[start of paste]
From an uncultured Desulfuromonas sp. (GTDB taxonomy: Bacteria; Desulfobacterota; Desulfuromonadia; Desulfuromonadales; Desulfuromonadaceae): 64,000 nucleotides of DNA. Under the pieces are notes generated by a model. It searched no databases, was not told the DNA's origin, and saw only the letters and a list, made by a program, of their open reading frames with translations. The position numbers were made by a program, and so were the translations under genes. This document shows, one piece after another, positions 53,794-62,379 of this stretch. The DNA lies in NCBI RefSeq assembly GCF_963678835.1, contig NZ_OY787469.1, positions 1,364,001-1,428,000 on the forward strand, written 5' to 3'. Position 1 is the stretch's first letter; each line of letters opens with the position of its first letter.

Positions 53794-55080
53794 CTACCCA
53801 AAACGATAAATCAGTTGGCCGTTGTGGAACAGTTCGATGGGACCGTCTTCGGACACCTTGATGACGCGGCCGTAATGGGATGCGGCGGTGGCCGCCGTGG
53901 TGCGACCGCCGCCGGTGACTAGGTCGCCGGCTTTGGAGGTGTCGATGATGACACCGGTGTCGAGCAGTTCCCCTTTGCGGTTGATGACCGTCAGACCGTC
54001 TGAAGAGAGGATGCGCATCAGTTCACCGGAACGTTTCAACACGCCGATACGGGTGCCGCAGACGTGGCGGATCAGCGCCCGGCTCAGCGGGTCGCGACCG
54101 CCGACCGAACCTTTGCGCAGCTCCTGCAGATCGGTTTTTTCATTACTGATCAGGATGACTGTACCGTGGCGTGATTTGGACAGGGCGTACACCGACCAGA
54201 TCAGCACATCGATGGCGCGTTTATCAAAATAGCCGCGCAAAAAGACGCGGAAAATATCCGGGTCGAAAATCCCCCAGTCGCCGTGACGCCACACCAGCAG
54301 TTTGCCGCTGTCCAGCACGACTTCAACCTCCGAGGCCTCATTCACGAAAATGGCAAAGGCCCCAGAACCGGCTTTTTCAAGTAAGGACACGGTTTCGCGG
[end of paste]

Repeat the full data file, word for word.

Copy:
From an uncultured Desulfuromonas sp. (GTDB taxonomy: Bacteria; Desulfobacterota; Desulfuromonadia; Desulfuromonadales; Desulfuromonadaceae): 64,000 nucleotides of DNA. Under the pieces are notes generated by a model. It searched no databases, was not told the DNA's origin, and saw only the letters and a list, made by a program, of their open reading frames with translations. The position numbers were made by a program, and so were the translations under genes. This document shows, one piece after another, positions 53,794-62,379 of this stretch. The DNA lies in NCBI RefSeq assembly GCF_963678835.1, contig NZ_OY787469.1, positions 1,364,001-1,428,000 on the forward strand, written 5' to 3'. Position 1 is the stretch's first letter; each line of letters opens with the position of its first letter.

Positions 53794-55080
53794 CTACCCA
53801 AAACGATAAATCAGTTGGCCGTTGTGGAACAGTTCGATGGGACCGTCTTCGGACACCTTGATGACGCGGCCGTAATGGGATGCGGCGGTGGCCGCCGTGG
53901 TGCGACCGCCGCCGGTGACTAGGTCGCCGGCTTTGGAGGTGTCGATGATGACACCGGTGTCGAGCAGTTCCCCTTTGCGGTTGATGACCGTCAGACCGTC
54001 TGAAGAGAGGATGCGCATCAGTTCACCGGAACGTTTCAACACGCCGATACGGGTGCCGCAGACGTGGCGGATCAGCGCCCGGCTCAGCGGGTCGCGACCG
54101 CCGACCGAACCTTTGCGCAGCTCCTGCAGATCGGTTTTTTCATTACTGATCAGGATGACTGTACCGTGGCGTGATTTGGACAGGGCGTACACCGACCAGA
54201 TCAGCACATCGATGGCGCGTTTATCAAAATAGCCGCGCAAAAAGACGCGGAAAATATCCGGGTCGAAAATCCCCCAGTCGCCGTGACGCCACACCAGCAG
54301 TTTGCCGCTGTCCAGCACGACTTCAACCTCCGAGGCCTCATTCACGAAAATGGCAAAGGCCCCAGAACCGGCTTTTTCAAGTAAGGACACGGTTTCGCGG